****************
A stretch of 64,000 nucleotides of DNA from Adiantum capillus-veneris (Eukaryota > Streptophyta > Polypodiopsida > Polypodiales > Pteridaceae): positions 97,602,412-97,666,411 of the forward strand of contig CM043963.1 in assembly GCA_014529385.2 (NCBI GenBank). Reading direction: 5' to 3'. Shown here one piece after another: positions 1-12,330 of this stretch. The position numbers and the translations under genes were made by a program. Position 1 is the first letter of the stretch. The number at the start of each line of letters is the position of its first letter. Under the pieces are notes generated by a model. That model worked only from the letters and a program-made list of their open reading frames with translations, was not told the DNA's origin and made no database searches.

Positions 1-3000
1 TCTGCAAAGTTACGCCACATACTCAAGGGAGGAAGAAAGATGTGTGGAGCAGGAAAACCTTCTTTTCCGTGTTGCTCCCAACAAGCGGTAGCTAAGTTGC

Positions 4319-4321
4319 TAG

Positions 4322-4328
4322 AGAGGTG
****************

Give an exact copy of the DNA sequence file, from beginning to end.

A stretch of 64,000 nucleotides of DNA from Adiantum capillus-veneris (Eukaryota > Streptophyta > Polypodiopsida > Polypodiales > Pteridaceae): positions 97,602,412-97,666,411 of the forward strand of contig CM043963.1 in assembly GCA_014529385.2 (NCBI GenBank). Reading direction: 5' to 3'. Shown here one piece after another: positions 1-12,330 of this stretch. The position numbers and the translations under genes were made by a program. Position 1 is the first letter of the stretch. The number at the start of each line of letters is the position of its first letter. Under the pieces are notes generated by a model. That model worked only from the letters and a program-made list of their open reading frames with translations, was not told the DNA's origin and made no database searches.

Positions 1-3000
1 TCTGCAAAGTTACGCCACATACTCAAGGGAGGAAGAAAGATGTGTGGAGCAGGAAAACCTTCTTTTCCGTGTTGCTCCCAACAAGCGGTAGCTAAGTTGC

Positions 4319-4321
4319 TAG

Positions 4322-4328
4322 AGAGGTG